Article

Myopia: attempts to arrest progression

Tan Tock Seng Hospital, Tumasik, 00, Singapore
British Journal of Ophthalmology (Impact Factor: 2.81). 12/2002; 86(11):1306-11. DOI: 10.1136/bjo.86.11.1306
Source: PubMed

ABSTRACT Previous studies have evaluated the efficacy of several interventions to decrease the progression of myopia. These include devices that alter the perception of the visual environment and pharmacological treatments. There is no conclusive evidence thus far that alteration of the pattern of spectacle wear, bifocals, ocular hypotensives, or contact lenses retards the progression of myopia. Several randomised clinical trials have demonstrated that the rate of progression of myopia is lower in children given atropine eye drops than those given placebo. However, atropine is associated with short term side effects such as photophobia and possible long term adverse events including light induced retinal damage and cataract formation. Other more selective antimuscarinic agents such as pirenzipine are presently being evaluated. Further well conducted randomised clinical trials with large sample sizes and adequate follow up designed to evaluate treatments to retard the progression of myopia should be conducted, since the identification of an effective intervention may have a greater public health impact on the burden and morbidity from myopia than the few treatments currently available.

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    • "Despite the alarming nature of myopia , the current standard of care for these patients is very limited and the practician can hardly recommend any particular measure to prevent or retard the progression of myopia. Therapeutic attempts to arrest myopic progression comprise administration of cycloplegic or hypotensive drugs like atropine, tropicamide, pirenzipine or timolol, the use of optical corrections such as bifocal and multifocal glasses or rigid contact lenses to assist in near work and accommodation (Wildsoet & Norton 1999; Saw et al. 2002; Rada et al. 2006), and microsurgical scleroplasty (Avetisov et al. 1997). However , the efficiency and success of these methods remain questionable. "
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    ABSTRACT: Chemical crosslinking by glyceraldehyde has been shown to increase significantly the biomechanical rigidity of sclera. It might therefore become an option for a sclera-based treatment of progressive myopia. The present pilot study was designed to test the long-term biomechanical efficiency of the new crosslinking method. Six Chinchilla rabbits were treated with sequential sub-Tenon's injections of 0.15 ml 0.5 m glyceraldehyde, which were given in the supero-nasal quadrant of the right eye (OD) five times over 14 days. The rabbits were killed 4 months and 8 months after crosslinking treatment, respectively. Biomechanical stress-strain measurements of scleral strips from the treatment area were performed and compared to non-treated contralateral control sclera using a microcomputer-controlled biomaterial testing device. In addition, the eyes were examined histologically by light microscopy to evaluate possible side-effects. Following the crosslinking treatment, the ultimate stress was 10.2 +/- 2.3 MPa after 4 months and 8.5 +/- 2.2 MPa after 8 months versus 2.4 +/- 0.3 MPa in the controls (increases of 325% and 254.17%, respectively); Young's modulus was 104.6 +/- 13.7 MPa after 4 months and 53.2 +/- 5.2 MPa after 8 months versus 9.6 +/- 1.3 MPa in the controls (increases of 989.6% and 554.17%, respectively); and ultimate strain was 15.8 +/- 1.5% after 4 months and 24.1 +/- 0.7% after 8 months versus 38.4 +/- 4.6% in the controls (decreases of 58.84% and 37.24%, respectively). Histologically, no side-effects were found. Our new method of scleral collagen crosslinking proved very efficient in increasing scleral biomechanical strength over a period of up to 8 months. Glyceraldehyde can be applied easily by sequential parabulbar injections. Before clinical application in myopic patients, a study in an animal myopia model is recommended.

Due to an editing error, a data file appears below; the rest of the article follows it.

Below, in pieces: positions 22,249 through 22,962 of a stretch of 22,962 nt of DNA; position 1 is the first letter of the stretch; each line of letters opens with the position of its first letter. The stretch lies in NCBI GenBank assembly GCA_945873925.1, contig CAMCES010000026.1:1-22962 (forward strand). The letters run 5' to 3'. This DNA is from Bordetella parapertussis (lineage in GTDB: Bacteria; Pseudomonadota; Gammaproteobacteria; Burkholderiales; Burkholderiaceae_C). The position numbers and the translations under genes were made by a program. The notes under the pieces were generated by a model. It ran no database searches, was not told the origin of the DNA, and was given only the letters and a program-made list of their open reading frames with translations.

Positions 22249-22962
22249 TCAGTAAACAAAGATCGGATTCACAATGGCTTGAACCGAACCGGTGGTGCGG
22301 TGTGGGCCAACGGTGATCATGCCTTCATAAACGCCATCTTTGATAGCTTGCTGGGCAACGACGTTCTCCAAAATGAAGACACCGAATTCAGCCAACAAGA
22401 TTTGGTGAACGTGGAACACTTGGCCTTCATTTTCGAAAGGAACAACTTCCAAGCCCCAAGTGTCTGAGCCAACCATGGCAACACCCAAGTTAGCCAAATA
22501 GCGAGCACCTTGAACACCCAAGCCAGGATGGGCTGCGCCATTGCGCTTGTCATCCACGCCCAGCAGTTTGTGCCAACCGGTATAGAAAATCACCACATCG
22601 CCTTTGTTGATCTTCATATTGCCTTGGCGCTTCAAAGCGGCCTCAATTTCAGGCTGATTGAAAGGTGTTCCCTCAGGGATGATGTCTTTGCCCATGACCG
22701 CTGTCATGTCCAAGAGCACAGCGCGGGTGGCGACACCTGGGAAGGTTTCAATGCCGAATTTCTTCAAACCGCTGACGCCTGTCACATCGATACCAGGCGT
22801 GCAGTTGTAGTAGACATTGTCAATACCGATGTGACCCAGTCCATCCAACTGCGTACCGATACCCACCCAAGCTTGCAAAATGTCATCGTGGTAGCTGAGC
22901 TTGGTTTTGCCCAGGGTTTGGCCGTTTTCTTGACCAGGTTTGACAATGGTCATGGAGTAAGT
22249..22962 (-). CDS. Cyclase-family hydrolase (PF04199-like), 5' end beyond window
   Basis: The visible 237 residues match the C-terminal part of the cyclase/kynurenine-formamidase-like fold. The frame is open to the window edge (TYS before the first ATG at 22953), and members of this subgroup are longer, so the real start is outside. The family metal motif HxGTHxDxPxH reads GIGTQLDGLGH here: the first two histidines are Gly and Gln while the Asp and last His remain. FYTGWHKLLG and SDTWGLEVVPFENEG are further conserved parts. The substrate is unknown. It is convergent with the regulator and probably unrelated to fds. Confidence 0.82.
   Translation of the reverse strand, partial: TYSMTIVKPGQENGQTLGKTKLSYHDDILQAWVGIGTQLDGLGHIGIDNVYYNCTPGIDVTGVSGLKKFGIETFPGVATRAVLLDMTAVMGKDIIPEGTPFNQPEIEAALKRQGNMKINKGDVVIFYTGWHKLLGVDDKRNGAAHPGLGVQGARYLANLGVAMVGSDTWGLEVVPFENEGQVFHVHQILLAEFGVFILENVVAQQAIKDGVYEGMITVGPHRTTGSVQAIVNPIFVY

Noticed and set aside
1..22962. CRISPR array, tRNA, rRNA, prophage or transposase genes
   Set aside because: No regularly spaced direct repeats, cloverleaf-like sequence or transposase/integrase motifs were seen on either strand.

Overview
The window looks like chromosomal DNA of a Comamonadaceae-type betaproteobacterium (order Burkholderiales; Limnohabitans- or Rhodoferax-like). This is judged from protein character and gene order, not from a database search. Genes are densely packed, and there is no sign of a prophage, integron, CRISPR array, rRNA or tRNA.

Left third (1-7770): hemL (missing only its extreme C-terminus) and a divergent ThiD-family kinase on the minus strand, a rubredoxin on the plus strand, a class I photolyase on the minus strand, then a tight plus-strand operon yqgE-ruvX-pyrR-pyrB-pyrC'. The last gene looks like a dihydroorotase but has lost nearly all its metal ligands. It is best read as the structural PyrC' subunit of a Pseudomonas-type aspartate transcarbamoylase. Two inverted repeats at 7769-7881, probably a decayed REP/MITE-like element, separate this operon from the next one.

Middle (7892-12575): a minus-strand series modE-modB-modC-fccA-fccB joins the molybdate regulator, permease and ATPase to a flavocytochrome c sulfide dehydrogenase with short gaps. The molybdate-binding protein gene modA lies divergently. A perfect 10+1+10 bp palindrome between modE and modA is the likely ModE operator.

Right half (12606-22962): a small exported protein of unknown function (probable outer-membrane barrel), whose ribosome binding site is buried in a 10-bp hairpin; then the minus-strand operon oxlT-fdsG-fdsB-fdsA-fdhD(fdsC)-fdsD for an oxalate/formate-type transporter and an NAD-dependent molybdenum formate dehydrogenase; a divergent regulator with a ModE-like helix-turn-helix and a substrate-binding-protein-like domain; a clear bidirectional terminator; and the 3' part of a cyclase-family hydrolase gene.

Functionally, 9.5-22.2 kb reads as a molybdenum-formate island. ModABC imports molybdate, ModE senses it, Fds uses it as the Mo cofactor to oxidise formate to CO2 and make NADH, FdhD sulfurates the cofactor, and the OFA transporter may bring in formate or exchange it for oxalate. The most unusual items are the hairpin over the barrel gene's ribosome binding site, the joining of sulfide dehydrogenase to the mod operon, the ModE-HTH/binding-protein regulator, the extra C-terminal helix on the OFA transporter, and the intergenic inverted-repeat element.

Acta ophthalmologica 07/2008; 86(8):887-93. DOI:10.1111/j.1755-3768.2007.01156.x · 2.51 Impact Factor